You have to suspend your belief somewhat with musicals when people just burst into song at the slightest whim and just go along for the ride. I like the polished MGM musicals of the forties and fifties but equally like the thirties musicals, finding their characters the most endearing, it depends on what mood I'm in as to which one I choose to watch.
Failure is unimportant. It takes courage to make a fool of yourself - Charlie Chaplin

Ollie
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Re: It's official - we're colleting Musicals

Postby Ollie » February 2nd, 2010, 2:55 pm

Have you discovered what elements you use (even subconsciously) to 'suspend belief'? This is part of my "Donating a positive emotion" to a film.

It's as if by walking in, sitting down in front of the screen, I've just clicked off certain critical analytic switches in my peabrain, and almost automatically I assign it a positive expectation value.

Suspension-of-belief films - musicals, monster films, end-of-the-world disaster films - might benefit from interesting concepts but seldom do I judge them on "almost realistic". Yet when they achieve some realistic setting, I do give them higher marks. I think this is why I enjoy so-called musicals that are staged in nightclubs or theaters. But if they don't, then those films can receive positive values if they can be "a What-If film for me?" - could it happen and how would I behave. Jurassic Park, for example. If I'm gonna steal company secrets, count on the weather being bad and dinosaurs to attack me - ie, carry a weapon OTHER than my glasses, Wayne Knight!

There are non-suspension-of-belief films - crime dramas, heists, romance, comedies, dramas. I think if those make me leap into suspension-of-belief then they violate some tenet in my mind, and usually suffer accordingly.

This is as close to a stated analysis of my film rating emotionalism. I hope, at some point, I'll have the tolerance to see those '60s musicals I've always avoided to see if I can possibly erect some basis for Likes and Dislikes. ha ha - yeah... right.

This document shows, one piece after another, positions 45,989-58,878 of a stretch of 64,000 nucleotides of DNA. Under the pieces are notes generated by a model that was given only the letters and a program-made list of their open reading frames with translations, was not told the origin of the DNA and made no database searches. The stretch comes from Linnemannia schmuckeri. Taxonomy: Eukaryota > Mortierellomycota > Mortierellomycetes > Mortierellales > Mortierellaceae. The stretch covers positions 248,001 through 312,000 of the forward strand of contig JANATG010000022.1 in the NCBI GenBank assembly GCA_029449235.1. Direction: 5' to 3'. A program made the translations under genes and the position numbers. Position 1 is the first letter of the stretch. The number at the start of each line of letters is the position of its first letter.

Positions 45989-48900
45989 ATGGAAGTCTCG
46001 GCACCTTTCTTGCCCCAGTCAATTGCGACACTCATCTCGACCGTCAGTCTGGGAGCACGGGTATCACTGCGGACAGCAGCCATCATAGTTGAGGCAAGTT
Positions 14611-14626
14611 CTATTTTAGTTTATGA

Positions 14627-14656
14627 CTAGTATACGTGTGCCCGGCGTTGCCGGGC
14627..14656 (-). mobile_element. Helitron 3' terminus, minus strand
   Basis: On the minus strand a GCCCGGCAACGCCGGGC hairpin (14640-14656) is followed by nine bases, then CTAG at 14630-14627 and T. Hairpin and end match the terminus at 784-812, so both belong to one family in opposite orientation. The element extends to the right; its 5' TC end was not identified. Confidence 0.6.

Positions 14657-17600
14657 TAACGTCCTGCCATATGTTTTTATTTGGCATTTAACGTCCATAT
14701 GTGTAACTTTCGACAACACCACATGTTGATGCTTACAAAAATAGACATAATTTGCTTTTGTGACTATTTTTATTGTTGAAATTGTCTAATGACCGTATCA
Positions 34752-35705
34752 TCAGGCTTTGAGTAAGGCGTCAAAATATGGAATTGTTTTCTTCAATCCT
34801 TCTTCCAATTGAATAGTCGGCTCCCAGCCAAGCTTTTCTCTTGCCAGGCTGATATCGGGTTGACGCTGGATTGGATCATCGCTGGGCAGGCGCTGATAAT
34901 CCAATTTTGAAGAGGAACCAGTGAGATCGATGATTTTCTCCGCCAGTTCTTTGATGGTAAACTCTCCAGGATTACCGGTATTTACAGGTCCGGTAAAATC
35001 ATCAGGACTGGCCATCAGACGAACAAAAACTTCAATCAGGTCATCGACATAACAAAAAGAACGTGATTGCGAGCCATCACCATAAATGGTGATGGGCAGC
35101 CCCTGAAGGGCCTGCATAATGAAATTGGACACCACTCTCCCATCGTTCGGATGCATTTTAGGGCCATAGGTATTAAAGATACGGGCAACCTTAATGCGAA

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ChiO
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Re: It's official - we're colleting Musicals

Postby ChiO » February 2nd, 2010, 3:26 pm

CCF wrote:

You have to suspend your belief somewhat with musicals when people just burst into song at the slightest whim and just go along for the ride.


A few years ago, I saw ROMANCE & CIGARETTES (John Turturro, 2005), a musical comedy with some very dark elements. Turturro was at the screening. He was asked something along the lines of "Why did you make such an unrealistic musical, with garagemen breaking out in song and dance in one scene, when you're known for your realism?" I thought he had a very interesting take on it (I paraphrase):

Everyone talks about realism, especially in drama. But how many murders have you witnessed? How many shootings or explosions have you seen? Ever been to the Wild West? And that's realism? But everyone -- everyone -- has walked down the street singing to themselves and thinking of a dance step. I just showed it. The musical is the most realistic type of movie.
Everyday people...that's what's wrong with the world. -- Morgan Morgan
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kingrat
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Re: It's official - we're colleting Musicals

Postby kingrat » February 2nd, 2010, 3:52 pm